From Hawai‘i With Love: Gecko Power Sends Message Across the World
A little Big Island lizard dialed up a lot of attention for this Marine Mammal Center.
Big Island veterinarian Claire Simeone says a tiny green gecko who toe-dialed a whole lot of people from the Marine Mammal Center where she works brought worldwide attention to the mission of wildlife conservation.
Simeone had stepped out for lunch when she started getting multiple calls with nobody speaking from the Ke Kai Ola hospital where she’s the director. She rushed back fearing a problem, and called the phone company after more people reported getting mystery calls from the center. Eventually, she located a tiny green gecko atop a touchscreen phone who apparently kept redialing recently called numbers with his little feet.
PHOTO: COURTESY OF CLAIRE SIMEONE / THE MARINE MAMMAL CENTER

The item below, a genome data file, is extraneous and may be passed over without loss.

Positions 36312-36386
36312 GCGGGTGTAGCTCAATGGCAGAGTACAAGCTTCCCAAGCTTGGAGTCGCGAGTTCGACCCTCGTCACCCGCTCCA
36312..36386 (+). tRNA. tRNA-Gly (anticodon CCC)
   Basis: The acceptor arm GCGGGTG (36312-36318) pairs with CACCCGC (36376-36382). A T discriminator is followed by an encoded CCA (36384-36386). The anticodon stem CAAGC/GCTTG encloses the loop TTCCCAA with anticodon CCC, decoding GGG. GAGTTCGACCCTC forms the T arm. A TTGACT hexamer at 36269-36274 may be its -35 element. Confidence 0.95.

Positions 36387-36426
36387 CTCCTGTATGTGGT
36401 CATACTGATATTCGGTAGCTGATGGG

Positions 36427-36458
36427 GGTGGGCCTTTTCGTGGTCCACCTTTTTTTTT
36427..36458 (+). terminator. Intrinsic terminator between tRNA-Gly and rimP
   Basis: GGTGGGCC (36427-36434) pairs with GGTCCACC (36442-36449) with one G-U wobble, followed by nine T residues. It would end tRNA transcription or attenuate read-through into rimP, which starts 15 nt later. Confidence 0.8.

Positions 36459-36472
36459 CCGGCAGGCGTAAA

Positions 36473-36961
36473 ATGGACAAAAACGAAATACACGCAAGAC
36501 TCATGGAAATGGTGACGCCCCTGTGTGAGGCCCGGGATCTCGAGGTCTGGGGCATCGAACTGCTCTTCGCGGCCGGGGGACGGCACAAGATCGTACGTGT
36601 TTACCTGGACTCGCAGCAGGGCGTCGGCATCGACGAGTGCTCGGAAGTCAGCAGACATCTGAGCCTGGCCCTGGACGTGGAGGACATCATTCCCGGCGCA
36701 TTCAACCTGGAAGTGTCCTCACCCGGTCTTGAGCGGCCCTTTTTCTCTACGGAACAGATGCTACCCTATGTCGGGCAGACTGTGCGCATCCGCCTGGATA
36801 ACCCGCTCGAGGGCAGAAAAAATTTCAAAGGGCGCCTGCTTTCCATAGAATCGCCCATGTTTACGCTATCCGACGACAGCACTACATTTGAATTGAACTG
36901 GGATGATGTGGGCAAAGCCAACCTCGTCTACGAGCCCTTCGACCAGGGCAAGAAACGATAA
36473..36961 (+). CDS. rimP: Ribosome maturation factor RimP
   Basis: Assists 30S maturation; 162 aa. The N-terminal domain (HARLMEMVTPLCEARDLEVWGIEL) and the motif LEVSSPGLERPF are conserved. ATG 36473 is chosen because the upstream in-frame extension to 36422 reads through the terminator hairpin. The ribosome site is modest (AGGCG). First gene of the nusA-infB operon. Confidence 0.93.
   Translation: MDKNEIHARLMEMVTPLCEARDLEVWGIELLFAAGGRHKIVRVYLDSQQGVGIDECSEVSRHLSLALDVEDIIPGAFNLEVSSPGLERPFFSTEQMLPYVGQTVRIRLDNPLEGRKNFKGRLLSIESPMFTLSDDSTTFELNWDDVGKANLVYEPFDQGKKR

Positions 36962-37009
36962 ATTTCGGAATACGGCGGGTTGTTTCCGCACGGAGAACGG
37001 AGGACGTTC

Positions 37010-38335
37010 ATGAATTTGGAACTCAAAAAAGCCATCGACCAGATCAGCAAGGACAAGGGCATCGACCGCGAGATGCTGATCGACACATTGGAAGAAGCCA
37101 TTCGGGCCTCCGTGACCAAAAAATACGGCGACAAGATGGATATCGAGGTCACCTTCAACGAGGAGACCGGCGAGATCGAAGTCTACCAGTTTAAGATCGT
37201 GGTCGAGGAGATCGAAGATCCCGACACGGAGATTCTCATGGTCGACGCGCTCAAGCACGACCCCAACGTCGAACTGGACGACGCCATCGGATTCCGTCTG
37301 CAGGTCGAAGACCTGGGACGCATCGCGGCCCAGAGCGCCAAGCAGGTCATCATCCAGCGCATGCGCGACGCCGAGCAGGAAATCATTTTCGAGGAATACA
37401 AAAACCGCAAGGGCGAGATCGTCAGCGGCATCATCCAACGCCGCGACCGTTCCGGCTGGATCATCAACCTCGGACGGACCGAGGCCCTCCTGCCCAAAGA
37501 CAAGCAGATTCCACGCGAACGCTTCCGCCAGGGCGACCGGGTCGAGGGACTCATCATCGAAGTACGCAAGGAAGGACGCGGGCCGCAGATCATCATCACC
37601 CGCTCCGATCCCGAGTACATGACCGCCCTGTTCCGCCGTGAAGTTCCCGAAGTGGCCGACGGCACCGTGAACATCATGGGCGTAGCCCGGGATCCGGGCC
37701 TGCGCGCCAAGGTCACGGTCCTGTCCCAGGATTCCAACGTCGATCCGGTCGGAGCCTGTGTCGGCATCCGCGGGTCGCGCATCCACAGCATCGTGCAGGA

Happily, Simeone snapped a photo before escorting him outdoors and tweeted the story. It got picked up by Associated Press writer Jennifer Sinco Kelleher and the wacky tale has since traveled across the country and the globe, from the Bay area to Boston, India to Japan.
“Since I’ve tweeted the story, I’ve been shocked at how much interest there’s been in our little gecko friend,” Simeone says. “I’m sure that people can identify with receiving lots of calls from a telemarketer, and it’s just incredible to think that a gecko could be behind it all.”
She says the story has given the center a chance to share their staff members’ work with the world and to highlight the importance of wildlife conservation. “Ke Kai Ola has rehabilitated 2 percent of the entire endangered Hawaiian monk seal population since we opened in 2014, and we couldn’t do it without support of individuals who care about the animals we share this planet with,” Simeone adds.
THERE IS A GECKO SITTING ON THE TOUCHSCREEN OF THE PHONE, MAKING CALLS WITH HIS TINY GECKO FEET!!! This gecko has called me 15 times, and everyone in our recent call list. *Actual photo of telemarketer* @TMMC @GEICO @HawaiianTel pic.twitter.com/USyKeOiDbE
— Dr. Claire Simeone (@Claire_Simeone) October 5, 2018
To learn even more about the work done by the Marine Mammel Center, visit their website.